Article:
This is the first step towards raising awareness of the potential problem. It is our hope that this will provide initial evidence to help guide Health Canada's decision regarding regulations on AL content in PN solutions in Canada.

  Eligibility

Ages Eligible for Study:   6 Weeks to 18 Years
Genders Eligible for Study:   Both
Accepts Healthy Volunteers:   Yes
Sampling Method:   Non-Probability Sample
Study Population

Patients followed in the Home-TPN program at the Hospital for Sick Children

Criteria

Inclusion Criteria:

For Cases on Long-term PN:

  1. On PN for ≥ 6 consecutive weeks
  2. Has had serum AL concentration drawn and recorded in the past

For Control Subjects:

  1. Currently patients at the Hospital for Sick Children being followed on an inpatient ward or in an ambulatory clinic
  2. Are not on PN and have never received PN in the past
  3. Fed by mouth or enterally with feeding tube

Exclusion Criteria:

For Cases on Long-term PN

  1. Patients who are on PN for shorter than 6 weeks
  2. Patients who never had serum AL concentration measured
  3. Patients who received albumin infusion before blood draw for Al concentration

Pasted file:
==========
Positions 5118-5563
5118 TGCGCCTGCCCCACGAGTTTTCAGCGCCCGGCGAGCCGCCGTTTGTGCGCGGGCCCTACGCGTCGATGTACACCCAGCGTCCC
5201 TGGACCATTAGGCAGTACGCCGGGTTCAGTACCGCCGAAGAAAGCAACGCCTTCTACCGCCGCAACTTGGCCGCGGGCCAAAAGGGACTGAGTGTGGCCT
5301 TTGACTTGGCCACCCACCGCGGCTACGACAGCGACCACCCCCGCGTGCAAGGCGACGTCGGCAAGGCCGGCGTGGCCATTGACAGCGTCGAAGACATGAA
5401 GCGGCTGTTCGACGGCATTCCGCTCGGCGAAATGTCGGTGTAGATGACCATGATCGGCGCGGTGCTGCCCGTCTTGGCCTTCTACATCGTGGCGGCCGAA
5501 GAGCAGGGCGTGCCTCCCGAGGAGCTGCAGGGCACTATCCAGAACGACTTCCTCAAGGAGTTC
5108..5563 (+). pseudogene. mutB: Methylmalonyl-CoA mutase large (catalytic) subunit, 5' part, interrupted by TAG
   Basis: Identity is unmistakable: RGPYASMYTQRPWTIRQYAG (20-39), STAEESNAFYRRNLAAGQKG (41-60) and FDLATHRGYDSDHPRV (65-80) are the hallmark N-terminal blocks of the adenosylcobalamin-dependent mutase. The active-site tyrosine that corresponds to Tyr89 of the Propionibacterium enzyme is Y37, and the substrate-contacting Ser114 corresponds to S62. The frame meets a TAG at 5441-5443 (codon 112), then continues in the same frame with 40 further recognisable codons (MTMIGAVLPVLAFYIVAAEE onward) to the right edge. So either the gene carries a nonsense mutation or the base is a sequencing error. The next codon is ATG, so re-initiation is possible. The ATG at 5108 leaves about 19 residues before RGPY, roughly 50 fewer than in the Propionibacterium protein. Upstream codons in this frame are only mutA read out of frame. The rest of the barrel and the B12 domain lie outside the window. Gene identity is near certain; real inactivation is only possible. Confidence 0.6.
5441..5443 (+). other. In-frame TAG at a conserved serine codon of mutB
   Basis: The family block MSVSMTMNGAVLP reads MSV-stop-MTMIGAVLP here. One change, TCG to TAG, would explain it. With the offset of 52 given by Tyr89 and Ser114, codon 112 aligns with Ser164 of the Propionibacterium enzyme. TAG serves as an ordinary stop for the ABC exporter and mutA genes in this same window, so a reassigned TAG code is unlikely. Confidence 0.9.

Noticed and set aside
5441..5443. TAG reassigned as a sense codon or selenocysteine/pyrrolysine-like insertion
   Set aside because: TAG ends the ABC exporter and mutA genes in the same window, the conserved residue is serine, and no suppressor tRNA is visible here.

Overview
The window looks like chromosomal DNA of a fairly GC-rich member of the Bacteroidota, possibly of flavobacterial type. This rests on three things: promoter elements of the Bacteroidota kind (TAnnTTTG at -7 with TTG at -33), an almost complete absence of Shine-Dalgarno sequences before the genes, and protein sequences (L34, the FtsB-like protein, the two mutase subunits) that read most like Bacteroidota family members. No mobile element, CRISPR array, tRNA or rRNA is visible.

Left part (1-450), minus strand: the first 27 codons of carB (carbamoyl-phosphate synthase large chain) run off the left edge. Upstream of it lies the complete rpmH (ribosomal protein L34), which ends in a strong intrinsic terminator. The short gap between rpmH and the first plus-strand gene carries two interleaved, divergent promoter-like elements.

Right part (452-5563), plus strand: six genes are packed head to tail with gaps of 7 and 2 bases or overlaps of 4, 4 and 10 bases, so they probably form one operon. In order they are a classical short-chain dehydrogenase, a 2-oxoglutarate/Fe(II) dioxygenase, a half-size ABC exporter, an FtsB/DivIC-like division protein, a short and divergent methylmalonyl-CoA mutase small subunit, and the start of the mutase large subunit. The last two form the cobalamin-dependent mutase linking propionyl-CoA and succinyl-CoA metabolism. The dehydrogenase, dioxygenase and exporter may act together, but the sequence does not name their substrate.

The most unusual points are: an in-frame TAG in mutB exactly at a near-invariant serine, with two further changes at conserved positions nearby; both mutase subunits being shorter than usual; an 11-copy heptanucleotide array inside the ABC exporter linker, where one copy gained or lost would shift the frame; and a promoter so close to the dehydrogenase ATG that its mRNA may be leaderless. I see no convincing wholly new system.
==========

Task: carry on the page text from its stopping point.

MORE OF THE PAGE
4. Patients on hemodialysis

For Control Subjects

  1. Patients who are not able to be matched to a case/subject on long-term PN for age and gender
  2. Patients who do not require blood work as a part of routine clinical monitoring
  3. Patients who are on PN
  4. Patients with known renal impairment
  5. Patients who received albumin infusion before blood draw for Al concentration -
  Contacts and Locations
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Please refer to this study by its ClinicalTrials.gov identifier: NCT01371123

Locations
Canada, Ontario
The Hospital for Sick Children
Toronto, Ontario, Canada, M5G 1X8
Sponsors and Collaborators
The Hospital for Sick Children
Investigators
Principal Investigator: Glenda Courtney-Martin, MSc, PhD, RD The Hospital for Sick Children
  More Information

No publications provided

Responsible Party: Glenda Courtney-Martin, Academic & Clinical Specialist, Project Investigator., The Hospital for Sick Children
ClinicalTrials.gov Identifier: NCT01371123     History of Changes
Other Study ID Numbers: 1000025865
Study First Received: June 8, 2011
Last Updated: July 26, 2013
Health Authority: Canada: Ethics Review Committee

Keywords provided by The Hospital for Sick Children:
serum aluminum
parenteral nutrition
children

ClinicalTrials.gov processed this record on July 29, 2014